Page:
As the urine builds up, the dog’s abdomen becomes painful and the bladder feels enlarged or firm upon palpation. In a dog not urinating due to spinal cord problems, if the bladder enlarges too much for enough time, this can progress to a nerve problem with the dog’s urinary bladder. This can be avoided by expressing the dog’s bladder or having the vet insert a urinary catheter so to empty the dog’s bladder out each day, points out veterinarian Dr. Matt.
If there is a blockage, the urine may back up into the kidneys, which can cause kidney failure. When the kidneys fail, toxins are no longer excreted as they should and may build up in the bloodstream causing the dog to feel very ill and vomit. Left untreated, these toxins can cause heart problems and other organs to fail.
At the Vet’s Office
Depending on the dog’s condition upon arrival, the vet may conduct diagnostic tests or will go straight into surgery. The vet will likely feel the dog’s bladder to check if it’s hard and enlarged. If the dog is still capable of urinating somewhat, the vet may test a urine sample to check for a bladder infection Blood work can check for underlying metabolic problems.
If the vet suspects stones, he or she may request a bladder x-ray or an ultrasound. A dye added in the bladder may further help out with diagnosis. Sometimes, a urinary catheter can be inserted so to help the urine flow out and so to feel for the presence of grit or an obstruction.
Treatment for a dog not urinating for several hours depends on the underlying cause. It may range from fluid therapy, to medications, to surgical intervention.
If your dog is found to have bladder stones blocking his urethra, the vet will give your dog an anesthetic and a urinary catheter will be used to try to push the stone back into the bladder so that surgery can be performed to remove it. Individualizing the type of stones present is important. Some stones may be prevented through dietary changes.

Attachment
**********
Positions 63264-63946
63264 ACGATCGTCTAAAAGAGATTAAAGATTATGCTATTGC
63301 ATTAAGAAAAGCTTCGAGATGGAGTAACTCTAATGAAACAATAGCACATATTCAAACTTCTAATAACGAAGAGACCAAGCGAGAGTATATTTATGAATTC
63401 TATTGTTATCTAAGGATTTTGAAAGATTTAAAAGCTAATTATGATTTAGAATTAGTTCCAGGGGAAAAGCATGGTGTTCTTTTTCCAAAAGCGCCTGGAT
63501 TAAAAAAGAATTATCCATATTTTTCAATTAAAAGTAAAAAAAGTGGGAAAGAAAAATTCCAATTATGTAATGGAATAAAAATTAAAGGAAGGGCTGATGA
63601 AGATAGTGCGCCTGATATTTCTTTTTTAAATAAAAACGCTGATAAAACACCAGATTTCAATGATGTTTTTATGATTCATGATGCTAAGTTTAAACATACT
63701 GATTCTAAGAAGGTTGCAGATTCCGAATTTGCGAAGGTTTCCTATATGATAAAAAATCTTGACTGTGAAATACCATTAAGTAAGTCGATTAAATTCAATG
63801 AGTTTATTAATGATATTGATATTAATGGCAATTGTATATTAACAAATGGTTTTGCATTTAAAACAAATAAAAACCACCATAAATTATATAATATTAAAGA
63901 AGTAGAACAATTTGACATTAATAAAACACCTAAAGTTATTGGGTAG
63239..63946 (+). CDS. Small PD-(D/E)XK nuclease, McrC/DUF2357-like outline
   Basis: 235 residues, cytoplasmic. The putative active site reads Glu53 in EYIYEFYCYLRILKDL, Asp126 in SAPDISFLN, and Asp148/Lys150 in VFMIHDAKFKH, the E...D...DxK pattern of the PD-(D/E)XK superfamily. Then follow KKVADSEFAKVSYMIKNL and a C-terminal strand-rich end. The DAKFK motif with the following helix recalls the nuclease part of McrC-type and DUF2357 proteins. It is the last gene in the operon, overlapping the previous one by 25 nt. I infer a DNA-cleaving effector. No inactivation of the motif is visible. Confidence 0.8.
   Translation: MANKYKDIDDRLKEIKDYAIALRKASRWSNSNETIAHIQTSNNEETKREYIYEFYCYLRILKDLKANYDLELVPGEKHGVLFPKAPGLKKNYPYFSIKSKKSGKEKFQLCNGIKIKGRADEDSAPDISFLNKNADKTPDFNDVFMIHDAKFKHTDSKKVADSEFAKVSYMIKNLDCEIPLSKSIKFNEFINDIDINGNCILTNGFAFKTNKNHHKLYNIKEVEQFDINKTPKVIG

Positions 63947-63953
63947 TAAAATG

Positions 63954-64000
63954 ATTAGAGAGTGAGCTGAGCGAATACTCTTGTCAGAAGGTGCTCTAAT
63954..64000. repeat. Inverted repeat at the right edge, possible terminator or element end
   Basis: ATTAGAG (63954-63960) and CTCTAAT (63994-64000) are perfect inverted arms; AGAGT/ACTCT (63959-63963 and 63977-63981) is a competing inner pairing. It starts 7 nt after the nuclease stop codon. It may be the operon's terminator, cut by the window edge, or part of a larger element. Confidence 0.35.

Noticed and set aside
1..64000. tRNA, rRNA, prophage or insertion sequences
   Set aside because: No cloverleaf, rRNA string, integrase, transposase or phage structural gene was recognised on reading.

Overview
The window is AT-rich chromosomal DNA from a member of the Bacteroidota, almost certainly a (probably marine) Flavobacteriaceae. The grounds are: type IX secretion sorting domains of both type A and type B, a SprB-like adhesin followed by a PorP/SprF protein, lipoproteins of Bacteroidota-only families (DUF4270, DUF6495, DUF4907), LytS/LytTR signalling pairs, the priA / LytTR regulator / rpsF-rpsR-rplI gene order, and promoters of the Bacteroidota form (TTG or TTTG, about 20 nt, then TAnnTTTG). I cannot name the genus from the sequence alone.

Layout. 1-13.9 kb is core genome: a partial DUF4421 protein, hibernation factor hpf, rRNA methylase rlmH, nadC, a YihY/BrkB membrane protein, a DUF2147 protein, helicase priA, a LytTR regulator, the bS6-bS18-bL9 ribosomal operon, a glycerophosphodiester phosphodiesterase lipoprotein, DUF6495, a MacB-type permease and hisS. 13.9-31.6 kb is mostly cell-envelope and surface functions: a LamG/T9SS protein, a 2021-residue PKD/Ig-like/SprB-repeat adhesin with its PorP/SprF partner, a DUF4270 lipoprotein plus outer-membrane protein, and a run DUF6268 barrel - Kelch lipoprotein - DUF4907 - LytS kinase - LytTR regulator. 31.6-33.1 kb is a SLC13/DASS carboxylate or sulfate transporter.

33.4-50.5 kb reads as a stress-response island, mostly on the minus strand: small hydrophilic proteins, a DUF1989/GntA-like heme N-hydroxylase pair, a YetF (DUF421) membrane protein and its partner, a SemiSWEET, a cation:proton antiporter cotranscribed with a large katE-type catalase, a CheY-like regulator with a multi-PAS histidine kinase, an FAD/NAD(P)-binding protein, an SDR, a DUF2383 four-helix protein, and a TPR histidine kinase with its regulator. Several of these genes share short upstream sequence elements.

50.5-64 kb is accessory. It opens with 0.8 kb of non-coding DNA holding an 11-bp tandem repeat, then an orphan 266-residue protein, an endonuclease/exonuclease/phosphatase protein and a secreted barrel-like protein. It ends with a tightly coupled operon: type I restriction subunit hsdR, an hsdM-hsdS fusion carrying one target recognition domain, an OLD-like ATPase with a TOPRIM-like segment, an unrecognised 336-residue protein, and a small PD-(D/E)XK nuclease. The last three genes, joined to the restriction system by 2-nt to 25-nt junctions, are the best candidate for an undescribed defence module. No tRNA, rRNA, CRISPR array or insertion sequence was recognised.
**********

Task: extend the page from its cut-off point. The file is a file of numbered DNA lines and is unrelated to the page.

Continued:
Urinary tract infections with severe bladder wall inflammation will require a course of antibiotics to clear up.
If there is a tumor, the vet may decide to place a urethral stent so to allow better urine flow. This often provides immediate relief. Chemotherapy and and ant-inflammatory drugs may help shrink the tumor.
In dogs suffering from spinal cord problems such as a herniated disc, surgery to remove the ruptured disc material is needed so to remove pressure from the dog’s spinal cord.
As seen, a dog not urinating for several hours needs prompt veterinary attention. The more time goes by, the more there are chances for a cascading chain of events to occur and things get more complicated and risky for the dog. If your dog therefore is not urinating for several hours, see your vet for proper diagnosis and treatment.
- Wikipedia, Calcium oxalate stones Own work, CC BY 2.5 –